The US money-supply data for March-2023, which were published on Tuesday of this week, reveal that the monetary inflation rate has continued its ‘swan dive.’ As illustrated below, the year-over-year growth rate of US True Money Supply (TMS) is now around negative 10%, that is, at the end of March-2023, the US money supply was about 10% smaller than it was a year earlier. The last time there was a double-digit annual percentage contraction in the US money supply was the early-1930s.
US TMS YOY % Change
The Fed has signaled that it will maintain downward pressure on the money supply via its QT program. Hence, a further decline in the monetary inflation rate is likely unless commercial banks lend enough new money into existence to counteract the Fed. So, what are the short-term chances of commercial banks generating enough new credit in the short-term to counteract the Fed?
Given the stresses that recently have emerged in the banking system combined with the trend towards tighter commercial bank lending standards that was well underway before last month’s banking panic and the plunge in the rate of bank credit growth illustrated by the following chart, the chances are slim to none. That is, a further monetary contraction appears to be in store.
Bank Credit, All Commercial Banks
To recap, in 2020, the Fed flooded the US economy and financial markets with dollars to make it seem as if the government could impose major restrictions on economic activity for several months without causing widespread hardship.
Then, throughout 2021 the Fed acted as if the monetary deluge of 2020 would have only minor inflationary effects, mainly because major effects were yet to appear in backward-looking statistics such as the . During the first half of 2022, the Fed finally realized that its prior actions had caused a major inflation problem, and in response, it embarked on an aggressive monetary tightening program. However, by the time the Fed started tightening, the monetary inflation rate already had collapsed from a high of almost 40% to around 7%, and the rate of CPI growth was within three months of its cycle peak.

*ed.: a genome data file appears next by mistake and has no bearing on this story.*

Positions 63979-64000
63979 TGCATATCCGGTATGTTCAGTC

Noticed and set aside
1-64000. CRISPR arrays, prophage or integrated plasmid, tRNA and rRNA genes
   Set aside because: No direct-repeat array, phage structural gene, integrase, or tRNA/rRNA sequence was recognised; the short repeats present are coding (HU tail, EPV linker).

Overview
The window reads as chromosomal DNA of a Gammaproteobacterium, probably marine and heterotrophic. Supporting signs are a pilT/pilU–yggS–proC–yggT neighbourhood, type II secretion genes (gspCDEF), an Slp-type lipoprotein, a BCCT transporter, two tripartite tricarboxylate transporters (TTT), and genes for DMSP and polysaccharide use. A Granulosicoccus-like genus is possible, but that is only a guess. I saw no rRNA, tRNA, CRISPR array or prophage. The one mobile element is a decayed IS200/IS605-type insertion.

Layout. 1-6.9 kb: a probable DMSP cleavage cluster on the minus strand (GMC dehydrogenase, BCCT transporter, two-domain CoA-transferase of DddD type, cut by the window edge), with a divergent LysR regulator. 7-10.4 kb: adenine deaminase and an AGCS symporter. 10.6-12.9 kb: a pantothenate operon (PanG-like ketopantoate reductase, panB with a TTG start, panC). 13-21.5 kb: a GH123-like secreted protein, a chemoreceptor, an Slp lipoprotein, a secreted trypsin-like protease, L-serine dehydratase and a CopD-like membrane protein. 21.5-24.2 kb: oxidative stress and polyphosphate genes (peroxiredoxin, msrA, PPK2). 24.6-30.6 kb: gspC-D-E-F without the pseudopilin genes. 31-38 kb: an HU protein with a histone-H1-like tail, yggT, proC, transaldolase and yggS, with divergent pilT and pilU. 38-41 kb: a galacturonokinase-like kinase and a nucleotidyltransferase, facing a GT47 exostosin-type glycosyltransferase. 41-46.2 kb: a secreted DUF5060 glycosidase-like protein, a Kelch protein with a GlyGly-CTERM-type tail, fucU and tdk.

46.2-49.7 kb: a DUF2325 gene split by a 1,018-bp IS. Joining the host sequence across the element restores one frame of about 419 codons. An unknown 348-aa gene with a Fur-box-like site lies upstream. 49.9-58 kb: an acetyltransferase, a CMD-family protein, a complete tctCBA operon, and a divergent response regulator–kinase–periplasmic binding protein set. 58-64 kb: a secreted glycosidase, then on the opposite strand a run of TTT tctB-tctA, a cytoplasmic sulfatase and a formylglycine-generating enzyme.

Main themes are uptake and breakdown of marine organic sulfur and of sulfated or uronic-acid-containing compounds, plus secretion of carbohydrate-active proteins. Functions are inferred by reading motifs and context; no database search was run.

Now we have the Fed still in tightening mode even though a) the US economy has just experienced the largest money-supply shrinkage since the Great Depression and b) the CPI growth rate is about 10 months into a cyclical decline. Why? Mainly because the backward-looking CPI hasn’t yet fallen far enough to reach the Fed’s arbitrary target.
At some point during the second half of this year, the Fed will realize that its monetary tightening has gone too far. At around the same time, it will start coming under political pressure to create the illusion of prosperity in the lead-up to the November-2024 Presidential Election. It will undoubtedly begin to lean in the opposite direction, again with its eyes fixed on the rear-view mirror (backward-looking data). This will set the scene for the next great inflation wave.
The Federal Reserve is like a loose cannon on the deck of a ship in a storm. It is crashing into things and generally wreaking havoc, although, unlike an actual loose cannon, it pretends to be the opposite of what it is. It pretends to be a force for financial and economic stability.
The problem is the institution itself rather than the current leadership. The current leadership lacks an understanding of what’s happening in the world, how its actions affect long-term progress and a strong belief that it knows what’s best. However, giving an individual or a committee the power to manipulate the money supply and interest rates would be problematic even if those doing the manipulating were competent.